It’s an advertisement that would have gone well Protonmail encrypted email company. Monday, September 5, the site of the communist organization “Secours rouge” revealed that this company, based in Switzerland, had delivered the IP address, that is to say the identification number of the computer of one of its users, to the Swiss authorities.
This client, a climate activist, is now in the sights of French justice.
Confirmed by Protonmail, this information aroused the misunderstanding of many Internet users. Created in 2013, this company has indeed built its reputation on a promise of respect for the privacy and personal data of its customers.
What is Protonmail criticized for?
On September 1st, the activist website Paris-luttes.info published a long story on the legal measures targeting, for a year, climate activists mobilized against the gentrification of the district of Place Sainte-Marthe, in the 10th arrondissement of Paris. In this case, the site revealed that “
the Youth For Climate collective and its affiliates communicated via a secure email address ”managed by Protonmail. In an attempt to identify the creator of this e-mail address, French police officers sent the Swiss company a judicial requisition.
Transmitted to Europol (the European agency specializing in the suppression of crime) and validated by the Swiss authorities, this request forced Protonmail to transmit the IP address linked to the electronic address which was in the sights of the French police. Passed under the radar, this information was resumed on September 5
by the site “Secours rouge” and by several Internet users, who directly addressed the company on Twitter
and the Reddit forum. However, until Monday, September 5, the Protonmail company assured on its site that “by default”, it did not record “any metadata such as the IP address used to connect”.
Why was the company forced to respond to this demand?
In France, as part of a preliminary investigation, a judicial police officer (OPJ) can request from private actors – such as telephone operators or banks – information relating to some of their customers. “When it comes to a private player established on French territory, the company is required to respond”, explains Alexandre Archambault, lawyer at the Paris bar specializing in digital technology.
But, as was the case in this case, when it comes to a company established in a country other than France, the latter can refuse to respond to this requisition. In the event of a refusal, the police can then rely on international cooperation mechanisms. This is what the French authorities did when they requested Europol. Their requisitions having then been validated by the Swiss authorities, the company was obliged to respond to France’s request.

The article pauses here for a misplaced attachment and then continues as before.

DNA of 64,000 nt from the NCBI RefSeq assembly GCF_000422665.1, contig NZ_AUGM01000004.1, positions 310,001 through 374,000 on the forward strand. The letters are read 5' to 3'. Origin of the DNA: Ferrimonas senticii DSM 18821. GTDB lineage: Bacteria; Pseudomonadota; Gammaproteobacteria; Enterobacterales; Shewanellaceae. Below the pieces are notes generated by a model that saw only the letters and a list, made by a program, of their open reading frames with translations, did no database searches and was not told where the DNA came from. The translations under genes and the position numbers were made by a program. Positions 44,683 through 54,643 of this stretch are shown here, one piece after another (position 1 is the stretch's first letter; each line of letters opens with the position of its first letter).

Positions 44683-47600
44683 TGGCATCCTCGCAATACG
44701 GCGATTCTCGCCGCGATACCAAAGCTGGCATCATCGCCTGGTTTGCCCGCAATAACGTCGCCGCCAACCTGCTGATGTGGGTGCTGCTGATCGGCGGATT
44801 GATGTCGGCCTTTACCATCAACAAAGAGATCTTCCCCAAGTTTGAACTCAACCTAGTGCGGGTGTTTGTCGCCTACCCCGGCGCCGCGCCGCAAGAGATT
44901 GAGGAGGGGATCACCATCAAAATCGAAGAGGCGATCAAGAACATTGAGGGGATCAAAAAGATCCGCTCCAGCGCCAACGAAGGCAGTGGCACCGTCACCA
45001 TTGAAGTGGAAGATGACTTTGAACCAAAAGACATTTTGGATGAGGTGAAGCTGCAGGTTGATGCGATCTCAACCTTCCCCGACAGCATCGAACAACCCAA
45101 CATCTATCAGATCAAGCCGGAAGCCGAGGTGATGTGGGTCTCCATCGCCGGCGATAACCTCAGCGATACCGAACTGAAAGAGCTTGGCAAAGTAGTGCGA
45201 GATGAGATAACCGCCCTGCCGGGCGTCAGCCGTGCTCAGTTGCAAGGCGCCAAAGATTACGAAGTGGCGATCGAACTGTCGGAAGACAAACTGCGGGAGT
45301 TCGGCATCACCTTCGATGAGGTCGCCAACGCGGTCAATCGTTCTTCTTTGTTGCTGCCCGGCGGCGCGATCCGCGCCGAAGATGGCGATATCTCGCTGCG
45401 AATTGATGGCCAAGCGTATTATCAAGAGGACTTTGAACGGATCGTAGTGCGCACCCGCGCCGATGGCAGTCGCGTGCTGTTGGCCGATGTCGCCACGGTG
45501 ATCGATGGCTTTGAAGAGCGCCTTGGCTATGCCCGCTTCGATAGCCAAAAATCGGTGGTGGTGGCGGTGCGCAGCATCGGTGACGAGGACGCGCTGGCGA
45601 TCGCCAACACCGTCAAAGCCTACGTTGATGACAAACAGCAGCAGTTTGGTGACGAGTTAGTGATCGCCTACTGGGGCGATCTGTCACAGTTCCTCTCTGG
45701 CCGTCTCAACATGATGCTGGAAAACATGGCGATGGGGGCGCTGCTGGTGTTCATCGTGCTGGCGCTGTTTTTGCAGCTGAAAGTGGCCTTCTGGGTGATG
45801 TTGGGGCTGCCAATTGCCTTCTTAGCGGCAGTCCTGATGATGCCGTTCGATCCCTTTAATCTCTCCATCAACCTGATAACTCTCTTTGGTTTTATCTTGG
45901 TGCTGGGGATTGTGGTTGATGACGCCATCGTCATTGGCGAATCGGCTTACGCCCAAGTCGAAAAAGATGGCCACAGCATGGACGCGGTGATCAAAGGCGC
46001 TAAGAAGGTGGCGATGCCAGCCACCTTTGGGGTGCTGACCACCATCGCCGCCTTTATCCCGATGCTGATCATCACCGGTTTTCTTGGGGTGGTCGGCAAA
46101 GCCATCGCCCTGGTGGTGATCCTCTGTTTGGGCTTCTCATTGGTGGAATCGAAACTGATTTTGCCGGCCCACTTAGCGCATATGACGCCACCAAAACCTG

“Switzerland has ratified the Budapest Convention which aims to fight cybercrime 10 years ago. Thus, service providers established in its territory may be required to transmit information on their users when the request is relayed by the national authorities. But this convention bears its name badly because it is not confined solely to cybercrime, ”continues Alexandre Archambault. Initially used for serious cases in cases of terrorism or child pornography, this cooperation mechanism has been extended over the years to a large number of criminal offenses. In this specific case, it was for example a requisition for a case of damage to property.
How did the Protonmail company defend itself?
As of September 6, the encrypted messaging company communicated by posting a clarification on its website. “We are deeply concerned about this case and regret that legal tools for serious crimes are used in this way,” Protonmail said in the preamble. While the company has confirmed that it has been required to disclose the IP address, it has assured its users that under no circumstances can email encryption be bypassed, “which means emails, documents attachments, calendars, files, etc. cannot be compromised by legal orders, ”reassures the company.
Protonmail also defended itself by explaining that due to the strict confidentiality of its services, it did not know the identity of its users. “At no point were we aware that the targeted users were climate activists. We only know that the Swiss government’s request for data went through channels generally reserved for serious crimes, ”the company adds. Accused of not having sufficiently clarified its conditions of use, Protonmail has since modified them. It now reads: “If you are in breach of Swiss law, Protonmail may be legally obliged to provide your IP address to investigators.”